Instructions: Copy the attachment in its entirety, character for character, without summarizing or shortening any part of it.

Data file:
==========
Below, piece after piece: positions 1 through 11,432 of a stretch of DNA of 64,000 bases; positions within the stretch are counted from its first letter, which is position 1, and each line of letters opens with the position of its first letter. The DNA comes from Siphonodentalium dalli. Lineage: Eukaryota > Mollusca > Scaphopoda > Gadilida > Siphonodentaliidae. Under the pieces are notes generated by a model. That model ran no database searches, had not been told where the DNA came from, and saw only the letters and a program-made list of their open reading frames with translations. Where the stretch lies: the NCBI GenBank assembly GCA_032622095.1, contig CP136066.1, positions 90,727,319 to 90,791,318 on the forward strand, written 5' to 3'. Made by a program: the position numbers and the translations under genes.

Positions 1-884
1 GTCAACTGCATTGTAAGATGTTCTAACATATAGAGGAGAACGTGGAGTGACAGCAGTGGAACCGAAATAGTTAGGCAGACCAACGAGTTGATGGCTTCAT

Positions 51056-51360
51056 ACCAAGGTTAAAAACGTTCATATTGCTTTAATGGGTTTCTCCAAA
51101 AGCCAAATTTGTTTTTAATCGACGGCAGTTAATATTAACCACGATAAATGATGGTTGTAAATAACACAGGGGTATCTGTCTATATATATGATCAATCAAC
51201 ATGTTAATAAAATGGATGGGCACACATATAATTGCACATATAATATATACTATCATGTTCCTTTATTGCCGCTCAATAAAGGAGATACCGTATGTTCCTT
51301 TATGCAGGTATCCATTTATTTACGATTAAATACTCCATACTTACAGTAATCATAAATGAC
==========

Below, piece after piece: positions 1 through 11,432 of a stretch of DNA of 64,000 bases; positions within the stretch are counted from its first letter, which is position 1, and each line of letters opens with the position of its first letter. The DNA comes from Siphonodentalium dalli. Lineage: Eukaryota > Mollusca > Scaphopoda > Gadilida > Siphonodentaliidae. Under the pieces are notes generated by a model. That model ran no database searches, had not been told where the DNA came from, and saw only the letters and a program-made list of their open reading frames with translations. Where the stretch lies: the NCBI GenBank assembly GCA_032622095.1, contig CP136066.1, positions 90,727,319 to 90,791,318 on the forward strand, written 5' to 3'. Made by a program: the position numbers and the translations under genes.

Positions 1-884
1 GTCAACTGCATTGTAAGATGTTCTAACATATAGAGGAGAACGTGGAGTGACAGCAGTGGAACCGAAATAGTTAGGCAGACCAACGAGTTGATGGCTTCAT

Positions 51056-51360
51056 ACCAAGGTTAAAAACGTTCATATTGCTTTAATGGGTTTCTCCAAA
51101 AGCCAAATTTGTTTTTAATCGACGGCAGTTAATATTAACCACGATAAATGATGGTTGTAAATAACACAGGGGTATCTGTCTATATATATGATCAATCAAC
51201 ATGTTAATAAAATGGATGGGCACACATATAATTGCACATATAATATATACTATCATGTTCCTTTATTGCCGCTCAATAAAGGAGATACCGTATGTTCCTT
51301 TATGCAGGTATCCATTTATTTACGATTAAATACTCCATACTTACAGTAATCATAAATGAC